Not if you actually let the software RUN, it doesn't. Using DBAN on a 500 GB drive can take days, whereas this solution takes a few minutes at most. Your solution is only practical if you have one hard drive to destroy, and it is attached to a machine. The usual situation is the hard drive died and you replaced it with a good one, now need to make sure the dead one is REALLY dead before you toss it. Or, you have a batch of them that need to go because you're refreshing PCs.

    • by Tom (822)

      RTFA. This is about drives that they don't want to use again. They're being thrown out. They just want to make sure no dumpster-diving hacker gets all their data.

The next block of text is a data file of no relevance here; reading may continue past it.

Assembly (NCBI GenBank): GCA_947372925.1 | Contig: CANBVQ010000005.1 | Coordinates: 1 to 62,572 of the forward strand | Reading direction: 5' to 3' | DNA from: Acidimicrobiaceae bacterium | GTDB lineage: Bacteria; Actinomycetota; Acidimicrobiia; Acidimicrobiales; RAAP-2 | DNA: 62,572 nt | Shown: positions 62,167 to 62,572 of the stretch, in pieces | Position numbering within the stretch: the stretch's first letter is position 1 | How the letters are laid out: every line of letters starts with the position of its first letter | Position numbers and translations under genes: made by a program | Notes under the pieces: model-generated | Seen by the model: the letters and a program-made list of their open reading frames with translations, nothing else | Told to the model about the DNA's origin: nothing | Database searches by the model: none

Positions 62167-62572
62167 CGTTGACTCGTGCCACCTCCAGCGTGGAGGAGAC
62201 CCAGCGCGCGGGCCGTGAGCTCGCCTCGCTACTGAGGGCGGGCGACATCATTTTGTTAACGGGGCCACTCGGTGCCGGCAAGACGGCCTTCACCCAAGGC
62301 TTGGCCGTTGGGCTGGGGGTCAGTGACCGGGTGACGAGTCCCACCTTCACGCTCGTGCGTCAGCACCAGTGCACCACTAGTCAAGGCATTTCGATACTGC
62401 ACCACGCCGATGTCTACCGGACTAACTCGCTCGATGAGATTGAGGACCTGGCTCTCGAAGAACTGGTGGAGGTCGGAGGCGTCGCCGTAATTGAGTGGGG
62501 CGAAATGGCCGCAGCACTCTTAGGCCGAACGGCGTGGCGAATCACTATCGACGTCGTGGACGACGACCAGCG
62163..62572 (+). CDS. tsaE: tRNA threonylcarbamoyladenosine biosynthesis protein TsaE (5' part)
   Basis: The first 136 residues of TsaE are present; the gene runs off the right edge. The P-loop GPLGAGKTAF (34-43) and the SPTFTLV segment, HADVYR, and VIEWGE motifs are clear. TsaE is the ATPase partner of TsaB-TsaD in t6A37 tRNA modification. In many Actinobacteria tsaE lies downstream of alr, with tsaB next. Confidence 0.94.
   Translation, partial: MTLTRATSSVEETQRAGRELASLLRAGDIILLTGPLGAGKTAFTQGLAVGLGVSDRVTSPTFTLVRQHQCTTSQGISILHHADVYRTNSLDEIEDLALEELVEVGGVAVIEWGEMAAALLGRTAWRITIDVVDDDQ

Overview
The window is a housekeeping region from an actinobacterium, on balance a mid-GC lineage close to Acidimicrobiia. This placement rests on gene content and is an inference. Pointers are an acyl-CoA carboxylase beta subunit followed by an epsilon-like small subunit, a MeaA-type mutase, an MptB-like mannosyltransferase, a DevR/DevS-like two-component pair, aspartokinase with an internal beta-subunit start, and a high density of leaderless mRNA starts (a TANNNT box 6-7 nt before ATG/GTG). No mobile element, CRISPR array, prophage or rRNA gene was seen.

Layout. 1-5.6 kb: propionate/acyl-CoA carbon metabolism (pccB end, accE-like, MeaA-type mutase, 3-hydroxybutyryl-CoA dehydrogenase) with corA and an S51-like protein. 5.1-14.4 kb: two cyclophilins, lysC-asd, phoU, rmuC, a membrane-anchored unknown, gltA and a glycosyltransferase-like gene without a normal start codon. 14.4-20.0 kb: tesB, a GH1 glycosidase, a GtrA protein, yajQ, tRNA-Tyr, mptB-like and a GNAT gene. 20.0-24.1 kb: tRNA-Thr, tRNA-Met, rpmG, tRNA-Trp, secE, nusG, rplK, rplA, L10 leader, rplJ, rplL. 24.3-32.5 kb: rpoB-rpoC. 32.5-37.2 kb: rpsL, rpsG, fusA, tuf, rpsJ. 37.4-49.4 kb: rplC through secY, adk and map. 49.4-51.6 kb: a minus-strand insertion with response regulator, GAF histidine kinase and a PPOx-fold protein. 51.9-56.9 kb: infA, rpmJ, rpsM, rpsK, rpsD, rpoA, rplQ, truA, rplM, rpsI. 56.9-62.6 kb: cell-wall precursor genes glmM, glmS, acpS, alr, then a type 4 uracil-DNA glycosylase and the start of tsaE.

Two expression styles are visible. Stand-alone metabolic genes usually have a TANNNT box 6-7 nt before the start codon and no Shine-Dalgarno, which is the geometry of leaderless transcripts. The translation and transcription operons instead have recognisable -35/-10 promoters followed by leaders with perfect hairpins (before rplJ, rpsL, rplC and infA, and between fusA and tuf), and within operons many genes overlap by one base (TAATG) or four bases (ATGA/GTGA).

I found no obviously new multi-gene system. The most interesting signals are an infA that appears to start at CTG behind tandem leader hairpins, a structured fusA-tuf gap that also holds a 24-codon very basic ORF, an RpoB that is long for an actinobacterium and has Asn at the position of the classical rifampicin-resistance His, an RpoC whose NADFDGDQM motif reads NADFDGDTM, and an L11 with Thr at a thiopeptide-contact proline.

• Gross Overkill (Score:3, Insightful)

    by kingsack (779872) on Monday August 17, 2009 @09:13AM (#29090545)
    A ball pean hammer applied vigorously to the drive spindle will render all but the most wealthy and determined effort to recover data fruitless and even then it is highly unlikely that all or even most of the data would be recoverable.
  • Gutmann was wrong (Score:5, Informative)

    by feenberg (201582) on Monday August 17, 2009 @09:16AM (#29090575)

    There is no need to physically destroy a drive to prevent data from being read. The claims of Gutmann that it was possible to read overwritten sectors were never sustained by his sources. I investigated this years ago and reported in Can Intelligence Agencies Read Overwritten Data [nber.org] that he was very much overwrought. I see he has gone on to tilt at other windmills since he propagated that myth.

    • by Anonymous Coward on Monday August 17, 2009 @09:45AM (#29090945)